SMPS Boston posted my wrap-up yesterday of the recent business development panel, “The Good, the Bad, and the Ugly: Business Development from the Client’s Perspective.” Twitter is saying it was a useful piece. By summarizing, we solidify our knowledge, right? And by teaching, we learn.
A friend and I are giving a talk soon on the basics of marketing communications. First, we will put the idea of marketing communications in their proper context of building business in professional services. Then, we will attempt to prioritize the list of communications in rough order of importance while giving examples of each type. The sequence is approximate, yet relevant whether working at a new firm, small firm, large firm, or established firm.
Level One: Essentials, or the Core Press Kit
1. Website, which is today’s (fixed) brochure
2. A print-on-demand (customizable) firm brochure
3. Stationery, including business cards, email signature, letterhead & notecards
Level Two: News and Press Releases
4. Project news via e-blast or newsletter
5. New hires at the senior level
6. Firm milestones
Must Have: Mailing List of Clients and Media Contacts
Level Three: Client Development
7. Holiday cards
Level Four: A Going Concern
8. Focus brochure: market sector or methodology
Level Five: Modern Social Media
10. LinkedIn, Facebook, Twitter, Pinterest
Must Have: Keyword Strategy
We will probably wrap up with a few statements about lessons learned. We may finish on a note about tying the above items into an annual marketing budget and plan.
1. Style. See Bill Cunningham New York, the documentary about the world’s best street style photographer. It is the tale also of a decades-long unerring point of view.
2. Grooming. SMPS Boston shared “Dress for Success” tips last week on their blog. We had to clip the grooming section, which said essentially, “Get a facial a couple of times a year to avoid over-reliance on cosmetics.”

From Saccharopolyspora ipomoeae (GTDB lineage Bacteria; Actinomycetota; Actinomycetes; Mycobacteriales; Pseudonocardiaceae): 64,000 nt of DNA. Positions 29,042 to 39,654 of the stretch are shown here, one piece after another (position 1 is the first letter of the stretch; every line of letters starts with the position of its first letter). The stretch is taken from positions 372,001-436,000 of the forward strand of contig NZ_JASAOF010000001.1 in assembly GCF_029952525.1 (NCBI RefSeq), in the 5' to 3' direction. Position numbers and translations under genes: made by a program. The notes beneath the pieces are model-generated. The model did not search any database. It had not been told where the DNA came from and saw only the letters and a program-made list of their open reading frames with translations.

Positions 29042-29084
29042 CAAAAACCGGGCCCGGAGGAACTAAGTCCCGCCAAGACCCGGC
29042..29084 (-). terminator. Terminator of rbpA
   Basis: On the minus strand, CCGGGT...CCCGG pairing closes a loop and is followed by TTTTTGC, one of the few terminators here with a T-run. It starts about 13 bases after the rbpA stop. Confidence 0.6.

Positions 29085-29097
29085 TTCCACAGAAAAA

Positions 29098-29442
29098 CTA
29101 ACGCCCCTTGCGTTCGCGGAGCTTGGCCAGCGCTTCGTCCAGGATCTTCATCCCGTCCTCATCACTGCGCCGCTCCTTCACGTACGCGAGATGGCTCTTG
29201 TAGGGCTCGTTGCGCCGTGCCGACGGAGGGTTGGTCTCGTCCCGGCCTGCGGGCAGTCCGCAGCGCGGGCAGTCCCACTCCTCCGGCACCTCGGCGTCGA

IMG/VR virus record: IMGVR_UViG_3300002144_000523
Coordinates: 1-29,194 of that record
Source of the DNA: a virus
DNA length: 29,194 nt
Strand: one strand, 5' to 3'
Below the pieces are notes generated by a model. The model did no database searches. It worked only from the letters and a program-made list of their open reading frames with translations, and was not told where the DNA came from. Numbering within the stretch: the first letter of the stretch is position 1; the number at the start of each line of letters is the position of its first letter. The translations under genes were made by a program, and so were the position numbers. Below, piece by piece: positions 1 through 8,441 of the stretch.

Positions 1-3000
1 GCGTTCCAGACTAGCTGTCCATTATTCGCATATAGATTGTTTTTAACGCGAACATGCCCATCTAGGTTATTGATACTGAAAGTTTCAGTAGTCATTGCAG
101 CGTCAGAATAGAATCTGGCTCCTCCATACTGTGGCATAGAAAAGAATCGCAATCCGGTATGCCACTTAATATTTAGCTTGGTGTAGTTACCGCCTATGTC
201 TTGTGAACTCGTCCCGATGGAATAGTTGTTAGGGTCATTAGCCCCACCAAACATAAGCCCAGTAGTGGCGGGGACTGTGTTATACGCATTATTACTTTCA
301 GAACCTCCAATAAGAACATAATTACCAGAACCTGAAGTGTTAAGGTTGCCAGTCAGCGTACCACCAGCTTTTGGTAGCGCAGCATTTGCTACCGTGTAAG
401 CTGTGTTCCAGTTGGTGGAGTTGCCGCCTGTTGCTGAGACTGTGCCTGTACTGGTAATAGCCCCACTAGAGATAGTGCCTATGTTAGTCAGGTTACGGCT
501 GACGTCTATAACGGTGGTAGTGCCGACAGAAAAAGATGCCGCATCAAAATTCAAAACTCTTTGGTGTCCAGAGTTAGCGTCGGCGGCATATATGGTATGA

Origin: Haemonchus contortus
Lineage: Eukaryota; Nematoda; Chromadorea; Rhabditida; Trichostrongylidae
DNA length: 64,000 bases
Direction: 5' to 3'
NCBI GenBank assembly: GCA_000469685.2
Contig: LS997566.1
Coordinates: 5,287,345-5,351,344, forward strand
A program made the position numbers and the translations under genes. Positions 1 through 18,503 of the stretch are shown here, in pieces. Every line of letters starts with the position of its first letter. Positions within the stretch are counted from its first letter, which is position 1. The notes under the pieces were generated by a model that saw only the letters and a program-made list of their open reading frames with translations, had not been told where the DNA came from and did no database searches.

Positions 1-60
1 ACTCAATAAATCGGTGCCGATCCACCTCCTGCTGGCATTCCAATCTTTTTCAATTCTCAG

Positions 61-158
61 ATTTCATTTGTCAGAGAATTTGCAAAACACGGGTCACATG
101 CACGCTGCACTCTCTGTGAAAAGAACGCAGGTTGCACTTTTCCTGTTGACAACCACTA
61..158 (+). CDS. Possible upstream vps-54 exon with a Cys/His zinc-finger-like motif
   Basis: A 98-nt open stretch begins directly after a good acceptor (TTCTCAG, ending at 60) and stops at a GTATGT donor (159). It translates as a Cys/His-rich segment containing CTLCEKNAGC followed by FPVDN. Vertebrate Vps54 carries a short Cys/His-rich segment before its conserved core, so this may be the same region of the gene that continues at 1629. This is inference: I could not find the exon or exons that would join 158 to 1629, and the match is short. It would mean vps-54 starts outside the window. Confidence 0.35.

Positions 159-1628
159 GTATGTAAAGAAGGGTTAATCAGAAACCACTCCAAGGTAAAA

3. Persuasion. My dramatic speech teacher from high school found a lucrative encore career helping executives become more lucid and persuasive.
4. Holding a room. Sometimes this means getting to know the room ahead of time. How much will your voice have to project?
5. Posture. You cannot hold a room unless you stand up straight.
6. Preparation. Send people the agenda ahead of time when it is your meeting to lead. You will make them feel respected.
7. What Dad said. “Firm handshake and look ’em in the eye.”
8. Poise. See L’Amour Fou for a peek into the man behind 70s fashions, Yves St. Laurent and Valentino: The Last Emperor for a fashion business marriage of two men.
9. Manners. It is truly illuminating to read etiquette books from different decades. Miss Manners and Emily Post are still the reigning champions.
10. Generosity. Smile to yourself and to others and see it returned in unexpected ways.
Assembling the SMPS Boston interview of Robert Brown, managing director of Perkins+Will, was a formidable feat, due to the many topics we covered in half an hour. As I read and re-read the transcript, I was reminded how likable architects typically are, and that they are often great conversationalists.
Growing up , my parents had friends who were architects, and they have lasted as friends for decades. I have a few, now, too. They are creative of course, and often overflowing with observations on their environment and life. They are futurists, visionaries, grand schemers, too. Sometimes so fiercely analytical as to be caustic, but usually with a sense of humor that softens the blow. A great dinner party should include a few architects, artists, musicians, writers, and journalists.
“We are in a renaissance, a life science explosion. It used to be, if you could do nothing else as an architect interested in academic work, you did a lab. Now our clients who offer lab work are truly the patrons of the arts. They are fighting for extraordinary talent. Lab work can showcase truly creative interior design work while the most dynamic workspace analysis comes from the sciences.”
Words of one of Boston’s top architects. Coming soon in full interview form.
Through SMPS Boston’s Outlook blog, we have started a series of interviews of people at the edges of the marketing community in the area. The first interview was with Renée Loth, editor of ArchitectureBoston. Today I interviewed the next lucky subject. This is an experiment. The interviews might actually be better as podcasts or radio shows.
My family and I are taking an extended Thanksgiving this year: ten days of family time with three generations. In the spirit of Thanksgiving, I would like to thank SMPS Boston for the opportunity to write the Voice from the Trenches column for the second year running.
This week’s post was on corporate culture. When I started at TRO Jung|Brannen over a year ago, there was a big movement afoot to define the culture. Here is my take on how marketing can and does get involved in culture-building.
When you need to mingle with a business agenda at holiday parties. Published by SMPS Boston last week.